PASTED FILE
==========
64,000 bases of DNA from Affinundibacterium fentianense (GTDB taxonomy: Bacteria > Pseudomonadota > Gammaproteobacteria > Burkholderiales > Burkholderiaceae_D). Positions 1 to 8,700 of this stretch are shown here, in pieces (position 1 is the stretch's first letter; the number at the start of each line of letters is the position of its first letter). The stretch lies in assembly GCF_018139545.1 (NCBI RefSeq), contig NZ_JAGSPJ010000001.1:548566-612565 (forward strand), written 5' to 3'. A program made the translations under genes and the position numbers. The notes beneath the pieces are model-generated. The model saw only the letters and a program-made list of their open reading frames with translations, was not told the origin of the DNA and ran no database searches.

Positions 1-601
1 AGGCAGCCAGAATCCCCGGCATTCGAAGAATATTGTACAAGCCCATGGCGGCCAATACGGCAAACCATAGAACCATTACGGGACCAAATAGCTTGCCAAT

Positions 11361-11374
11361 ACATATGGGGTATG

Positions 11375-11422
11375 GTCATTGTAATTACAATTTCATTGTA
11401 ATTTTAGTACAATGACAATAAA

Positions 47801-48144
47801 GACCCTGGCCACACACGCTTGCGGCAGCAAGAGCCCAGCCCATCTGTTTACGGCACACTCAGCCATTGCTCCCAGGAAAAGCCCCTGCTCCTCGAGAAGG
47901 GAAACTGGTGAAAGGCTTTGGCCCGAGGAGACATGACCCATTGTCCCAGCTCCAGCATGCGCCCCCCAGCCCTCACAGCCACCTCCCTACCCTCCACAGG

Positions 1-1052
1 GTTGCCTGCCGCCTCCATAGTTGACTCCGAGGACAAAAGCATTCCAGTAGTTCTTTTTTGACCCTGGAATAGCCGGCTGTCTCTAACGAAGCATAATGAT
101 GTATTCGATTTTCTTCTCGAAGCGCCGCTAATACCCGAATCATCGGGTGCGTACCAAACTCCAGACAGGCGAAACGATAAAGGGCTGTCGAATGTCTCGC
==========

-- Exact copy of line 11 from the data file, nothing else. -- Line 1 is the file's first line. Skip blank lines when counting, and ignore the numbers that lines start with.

47901 GAAACTGGTGAAAGGCTTTGGCCCGAGGAGACATGACCCATTGTCCCAGCTCCAGCATGCGCCCCCCAGCCCTCACAGCCACCTCCCTACCCTCCACAGG